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1993 NFL season


Source: http://en.wikipedia.org/wiki/1993_NFL_season
Updated: 2017-06-10T01:11Z
1993 National Football League season
Regular season
DurationSeptember 5, 1993 (1993-09-05) – January 3, 1994
Playoffs
Start dateJanuary 8, 1994
AFC ChampionsBuffalo Bills
NFC ChampionsDallas Cowboys
Super Bowl XXVIII
DateJanuary 30, 1994
SiteGeorgia Dome, Atlanta, Georgia
ChampionsDallas Cowboys
Pro Bowl
DateFebruary 6, 1994
SiteAloha Stadium

The 1993 NFL season was the 74th regular season of the National Football League. It was the only season in league history where all NFL teams played their 16-game schedule over a span of 18 weeks. After the success of expanding the regular season to a period of 17 weeks in 1990, the league hoped this new schedule would generate even more revenue. This was also done to avoid scheduling playoff games on January 1 and competing with College football Bowl games. However, teams felt that having two weeks off during the regular season was too disruptive for their weekly routines, and thus it reverted to 17 weeks immediately after the season ended.

When new TV contracts were signed in December 1993, CBS lost their rights to broadcasting NFC games to the then-fledgling Fox Network.

The season ended with Super Bowl XXVIII when the Dallas Cowboys defeated the Buffalo Bills 30-13 for the second consecutive year at the Georgia Dome. This remains the only time both Super Bowl participants have been the same for consecutive years. The Cowboys became the first team to win a Super Bowl after losing their first two regular season games. This game also marked the fourth and final Super Bowl loss by the Bills.

Major rule changes

  • The Play Clock (the time limit the offensive team has to snap the ball between plays) was reduced from 45 seconds to 40 seconds (the time interval after time outs and other administrative stoppages remained 25 seconds).
  • Ineligible receiver down field prior to a forward pass foul was added.
  • The passer could now legally throw a pass away, without any offensive player having a chance to catch the ball, as long as they are out of the pocket and the ball lands beyond the line of scrimmage.
  • The player taking a snap from the center, upon receiving the ball, can immediately throw the football directly into the ground to stop the game clock.

Final regular season standings

W = Wins, L = Losses, PCT = Winning Percentage, PF= Points For, PA = Points Against

Clinched playoff seeds are marked in parentheses and shaded in green. No ties occurred this season.

AFC East
TeamWLPCTPFPA
(1) Buffalo Bills124.750329242
Miami Dolphins97.563349351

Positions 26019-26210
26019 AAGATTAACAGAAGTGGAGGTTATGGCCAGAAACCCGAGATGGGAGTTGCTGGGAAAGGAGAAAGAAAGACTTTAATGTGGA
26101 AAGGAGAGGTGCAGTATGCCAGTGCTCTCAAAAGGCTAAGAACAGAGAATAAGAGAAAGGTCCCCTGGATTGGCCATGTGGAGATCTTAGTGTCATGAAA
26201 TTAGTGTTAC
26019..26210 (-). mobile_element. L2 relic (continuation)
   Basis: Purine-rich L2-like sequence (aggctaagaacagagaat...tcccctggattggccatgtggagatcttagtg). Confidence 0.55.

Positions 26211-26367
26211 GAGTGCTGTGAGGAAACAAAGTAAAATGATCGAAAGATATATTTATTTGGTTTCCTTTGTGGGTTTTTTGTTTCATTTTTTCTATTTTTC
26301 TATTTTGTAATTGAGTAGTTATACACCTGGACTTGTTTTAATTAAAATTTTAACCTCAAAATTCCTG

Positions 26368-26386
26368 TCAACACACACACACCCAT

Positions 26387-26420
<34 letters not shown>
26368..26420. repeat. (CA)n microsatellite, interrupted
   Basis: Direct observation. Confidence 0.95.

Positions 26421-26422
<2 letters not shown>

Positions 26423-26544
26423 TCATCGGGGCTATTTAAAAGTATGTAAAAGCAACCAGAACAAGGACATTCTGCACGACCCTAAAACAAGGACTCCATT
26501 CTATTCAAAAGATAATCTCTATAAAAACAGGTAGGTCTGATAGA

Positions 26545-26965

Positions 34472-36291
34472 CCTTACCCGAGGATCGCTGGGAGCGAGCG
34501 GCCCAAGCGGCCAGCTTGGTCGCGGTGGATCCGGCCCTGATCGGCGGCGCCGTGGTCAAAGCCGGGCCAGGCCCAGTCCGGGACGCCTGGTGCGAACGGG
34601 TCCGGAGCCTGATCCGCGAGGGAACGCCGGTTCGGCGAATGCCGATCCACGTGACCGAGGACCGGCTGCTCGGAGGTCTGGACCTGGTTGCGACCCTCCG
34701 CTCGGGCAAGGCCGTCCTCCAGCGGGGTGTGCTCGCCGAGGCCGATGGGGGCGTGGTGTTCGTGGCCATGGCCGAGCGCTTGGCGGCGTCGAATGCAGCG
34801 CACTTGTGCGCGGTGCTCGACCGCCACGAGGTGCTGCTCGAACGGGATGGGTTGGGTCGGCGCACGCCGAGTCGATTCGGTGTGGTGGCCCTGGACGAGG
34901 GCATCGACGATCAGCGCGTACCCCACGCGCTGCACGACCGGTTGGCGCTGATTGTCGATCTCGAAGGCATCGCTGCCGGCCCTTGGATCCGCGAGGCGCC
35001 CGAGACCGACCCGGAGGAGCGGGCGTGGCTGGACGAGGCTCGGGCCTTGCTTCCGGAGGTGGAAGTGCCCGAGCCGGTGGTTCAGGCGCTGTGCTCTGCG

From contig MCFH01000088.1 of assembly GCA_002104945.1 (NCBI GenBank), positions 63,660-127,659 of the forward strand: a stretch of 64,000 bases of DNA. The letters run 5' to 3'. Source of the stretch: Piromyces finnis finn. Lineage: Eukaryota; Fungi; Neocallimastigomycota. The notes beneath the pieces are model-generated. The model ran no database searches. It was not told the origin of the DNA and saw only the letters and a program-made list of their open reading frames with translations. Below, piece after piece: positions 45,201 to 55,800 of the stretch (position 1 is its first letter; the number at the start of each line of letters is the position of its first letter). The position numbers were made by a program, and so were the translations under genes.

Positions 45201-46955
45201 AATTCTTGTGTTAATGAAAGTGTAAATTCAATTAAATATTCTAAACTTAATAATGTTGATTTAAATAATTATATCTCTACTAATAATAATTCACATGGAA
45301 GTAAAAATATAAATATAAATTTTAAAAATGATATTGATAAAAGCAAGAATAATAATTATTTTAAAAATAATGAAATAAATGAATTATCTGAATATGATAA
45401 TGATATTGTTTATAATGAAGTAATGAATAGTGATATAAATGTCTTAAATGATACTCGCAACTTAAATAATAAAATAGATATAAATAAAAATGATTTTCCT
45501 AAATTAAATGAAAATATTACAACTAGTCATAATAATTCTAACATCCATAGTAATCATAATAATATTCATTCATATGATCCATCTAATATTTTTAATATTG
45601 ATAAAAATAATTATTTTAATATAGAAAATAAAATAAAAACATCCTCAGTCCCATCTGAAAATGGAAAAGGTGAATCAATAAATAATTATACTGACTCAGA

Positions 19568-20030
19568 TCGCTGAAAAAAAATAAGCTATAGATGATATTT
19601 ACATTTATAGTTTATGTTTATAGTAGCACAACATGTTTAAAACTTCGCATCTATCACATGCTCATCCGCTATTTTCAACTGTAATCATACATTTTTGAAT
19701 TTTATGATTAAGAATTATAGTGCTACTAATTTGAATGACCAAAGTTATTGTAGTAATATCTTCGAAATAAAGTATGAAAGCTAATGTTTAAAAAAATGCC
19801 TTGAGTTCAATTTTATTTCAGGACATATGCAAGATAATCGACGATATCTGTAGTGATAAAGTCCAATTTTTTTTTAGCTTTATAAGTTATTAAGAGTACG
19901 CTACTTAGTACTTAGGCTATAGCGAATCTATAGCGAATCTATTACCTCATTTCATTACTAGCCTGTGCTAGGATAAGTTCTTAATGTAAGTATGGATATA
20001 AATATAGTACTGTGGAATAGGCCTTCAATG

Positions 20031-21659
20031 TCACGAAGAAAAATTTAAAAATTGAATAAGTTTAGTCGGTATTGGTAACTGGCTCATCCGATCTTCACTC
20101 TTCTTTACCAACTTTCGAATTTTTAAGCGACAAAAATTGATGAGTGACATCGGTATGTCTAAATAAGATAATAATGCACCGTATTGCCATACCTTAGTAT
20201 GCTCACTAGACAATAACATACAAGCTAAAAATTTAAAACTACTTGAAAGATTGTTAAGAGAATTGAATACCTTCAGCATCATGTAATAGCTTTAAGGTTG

New York Jets88.500270247
New England Patriots511.313238286
Indianapolis Colts412.250189378
AFC Central
TeamWLPCTPFPA
(2) Houston Oilers124.750368238
(6) Pittsburgh Steelers97.563308281
Cleveland Browns79.438304307
Cincinnati Bengals313.188187319
AFC West
TeamWLPCTPFPA
(3) Kansas City Chiefs115.688328291
(4) Los Angeles Raiders106.625306326
(5) Denver Broncos97.563373284
San Diego Chargers88.500322290
Seattle Seahawks610.375280314
NFC East
TeamWLPCTPFPA
(1) Dallas Cowboys124.750376229
(4) New York Giants115.688288205
Philadelphia Eagles88.500293315
Phoenix Cardinals79.438326269
Washington Redskins412.250230345
NFC Central
TeamWLPCTPFPA
(3) Detroit Lions106.625298292
(5) Minnesota Vikings97.563277290
(6) Green Bay Packers97.563340282
Chicago Bears79.438234230
Tampa Bay Buccaneers511.313237376
NFC West
TeamWLPCTPFPA
(2) San Francisco 49ers106.625473295
New Orleans Saints88.500317343
Atlanta Falcons610.375316385
Los Angeles Rams511.313221367

Tiebreakers

  • Buffalo was the top AFC playoff seed based on head-to-head victory over Houston (1–0).
  • Denver was the second AFC Wild Card ahead of Pittsburgh and Miami, based on better conference record (8–4 to Steelers' 7–5 to Dolphins' 6–6).
  • Pittsburgh was the third AFC Wild Card based on head-to-head victory over Miami (1–0).
  • San Francisco was the second NFC playoff seed based on head-to-head victory over Detroit (1–0).
  • Minnesota finished ahead of Green Bay in the NFC Central based on head-to-head sweep (2–0).

Playoffs

                  
Jan. 9 – Giants Stadium Jan. 15 – Candlestick Park     
 5 Minnesota 10
 4 NY Giants 3
 4 NY Giants 17  Jan. 23 – Texas Stadium
 2 San Francisco 44 
NFC
Jan. 8 – Pontiac Silverdome 2 San Francisco 21
Jan. 16 – Texas Stadium
  1 Dallas 38 
 6 Green Bay 28NFC Championship
 6 Green Bay 17
 3 Detroit 24 Jan. 30 – Georgia Dome
 1 Dallas 27 
Wild Card playoffs 
Divisional playoffs
Jan. 8 – Arrowhead Stadium N1 Dallas 30
Jan. 16 – Astrodome
  A1 Buffalo 13
 6 Pittsburgh 24Super Bowl XXVIII
 3 Kansas City 28
 3 Kansas City 27*  Jan. 23 – Rich Stadium
 2 Houston 20 
AFC
Jan. 9 – Los Angeles Memorial Coliseum 3 Kansas City 13
Jan. 15 – Rich Stadium
  1 Buffalo 30 
 5 Denver 24AFC Championship
 4 LA Raiders 23
 4 LA Raiders 42 
 1 Buffalo 29 


* Indicates overtime victory

Awards

Most Valuable PlayerEmmitt Smith, Running Back, Dallas
Coach of the YearDan Reeves, NY Giants
Offensive Player of the YearJerry Rice, Wide Receiver, San Francisco
Defensive Player of the YearRod Woodson, Cornerback, Pittsburgh
Offensive Rookie of the YearJerome Bettis, Running Back, LA Rams
Defensive Rookie of the YearDana Stubblefield, Defensive tackle, San Francisco

External links

References

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